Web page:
Friday, May 5, 2017

Unexpected. Unforgettable.

Ed and I are just back from visiting Jack in Berlin and touring around Croatia. I want to tell you about the trip – and write about it so I won't forget the details – but before I do, I wanted to put in a plug for a quick field trip that we made the week before we left.

In mid-April, we headed to Columbus, IN for an overnight stay at the Inn at Irwin Gardens, a tour of the town's world-class architecture, public art and green spaces, and a separate tour of the 1950-era Miller House, commissioned by industrialist and philanthropist J. Irwin Miller and his wife Xenia Simons Miller.

You may wonder why Columbus is home to an amazing array of well-designed buildings, bridges and parks. The story goes something like this: Beginning in 1954 Cummins Engine Foundation, headquartered in Columbus, offered to pay the architect's fee for any new school -- and later expanded the program to include a variety of public buildings -- provided it was designed by an architect selected from a list supplied by the Foundation. Soon other companies and church congregations got on board and sought architects who would add to the community's quality of design.

Columbus, less than two hours from our front door, is a town of just 46,000 residents but is now recognized as one of the the nation's most architecturally important cities, boasting more than 50 projects by renowned modernists. It is very impressive.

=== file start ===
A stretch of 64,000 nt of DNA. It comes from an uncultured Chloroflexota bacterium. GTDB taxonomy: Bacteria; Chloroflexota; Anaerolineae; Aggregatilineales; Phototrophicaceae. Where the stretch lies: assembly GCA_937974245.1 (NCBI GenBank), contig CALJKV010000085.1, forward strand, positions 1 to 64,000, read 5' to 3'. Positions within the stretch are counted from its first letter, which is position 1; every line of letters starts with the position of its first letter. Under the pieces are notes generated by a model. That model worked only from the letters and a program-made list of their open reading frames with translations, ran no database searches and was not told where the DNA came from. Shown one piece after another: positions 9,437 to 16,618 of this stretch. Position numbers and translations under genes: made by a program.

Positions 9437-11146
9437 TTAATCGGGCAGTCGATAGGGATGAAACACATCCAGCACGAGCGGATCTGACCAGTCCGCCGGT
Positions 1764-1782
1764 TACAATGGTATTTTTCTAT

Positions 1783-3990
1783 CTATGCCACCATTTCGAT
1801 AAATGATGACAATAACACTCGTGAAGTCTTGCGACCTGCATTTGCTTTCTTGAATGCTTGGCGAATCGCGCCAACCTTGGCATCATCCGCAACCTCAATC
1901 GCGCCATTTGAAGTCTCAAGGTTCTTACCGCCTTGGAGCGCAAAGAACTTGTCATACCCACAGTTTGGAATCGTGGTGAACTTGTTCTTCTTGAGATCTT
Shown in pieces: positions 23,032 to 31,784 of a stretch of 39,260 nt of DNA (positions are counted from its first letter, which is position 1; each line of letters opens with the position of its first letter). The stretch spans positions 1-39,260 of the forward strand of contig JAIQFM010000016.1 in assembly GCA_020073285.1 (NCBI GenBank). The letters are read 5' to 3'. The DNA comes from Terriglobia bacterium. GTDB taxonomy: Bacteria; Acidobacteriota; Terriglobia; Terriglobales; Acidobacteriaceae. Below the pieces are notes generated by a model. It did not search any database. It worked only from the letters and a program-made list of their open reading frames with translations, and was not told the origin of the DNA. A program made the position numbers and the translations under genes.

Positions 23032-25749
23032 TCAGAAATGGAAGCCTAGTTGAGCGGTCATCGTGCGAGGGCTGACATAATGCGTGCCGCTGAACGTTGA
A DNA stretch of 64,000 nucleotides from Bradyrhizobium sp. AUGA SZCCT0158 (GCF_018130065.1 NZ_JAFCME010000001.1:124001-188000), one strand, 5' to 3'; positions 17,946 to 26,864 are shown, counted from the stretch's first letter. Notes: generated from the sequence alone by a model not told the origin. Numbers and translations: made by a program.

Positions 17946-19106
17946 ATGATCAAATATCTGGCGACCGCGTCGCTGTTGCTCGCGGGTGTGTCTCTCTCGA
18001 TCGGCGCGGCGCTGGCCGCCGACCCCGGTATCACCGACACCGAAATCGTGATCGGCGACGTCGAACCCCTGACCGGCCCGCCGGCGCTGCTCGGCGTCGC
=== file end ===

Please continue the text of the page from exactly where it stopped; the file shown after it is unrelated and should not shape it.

Joining us for the tour was a college friend of Ed's: Jim Collier, and our daughter Maggie. We specifically scheduled the tour because Henry Kuehn, a mentor to Maggie and fellow Rotarian to both Maggie and Ed was leading it. Henry is a knowledgeable and enthusiastic guide and made the day all the more special for us.

It was an all-around delightful trip and I hope my readers will consider making a pilgrimage. You can book a tour here. Additionally, the drive, via Madison, IN, is interesting in its own right.

The Inn at Irwin Gardens, a 1910 Edwardian mansion, was our home for the night.
And we made ourselves at home with wine in the library.
And a walk around the gardens, which actually were under renovation,
but should be completed by now. 
We started our tour from the Visitors' Center,
which features a yellow neon chandelier by Dale Chihuly
We toured churches, schools, hospitals, public parks and privately owned buildings.

Henry Moore sculpture: Large Arch, 1971

The Miller House, photo from the Visitors Center 

The Miller House, photo from the Visitors Center 

We ended our visit with ice-cream from Zaharakos Old-fashioned Ice Cream Parlor, which I can also highly recommend!

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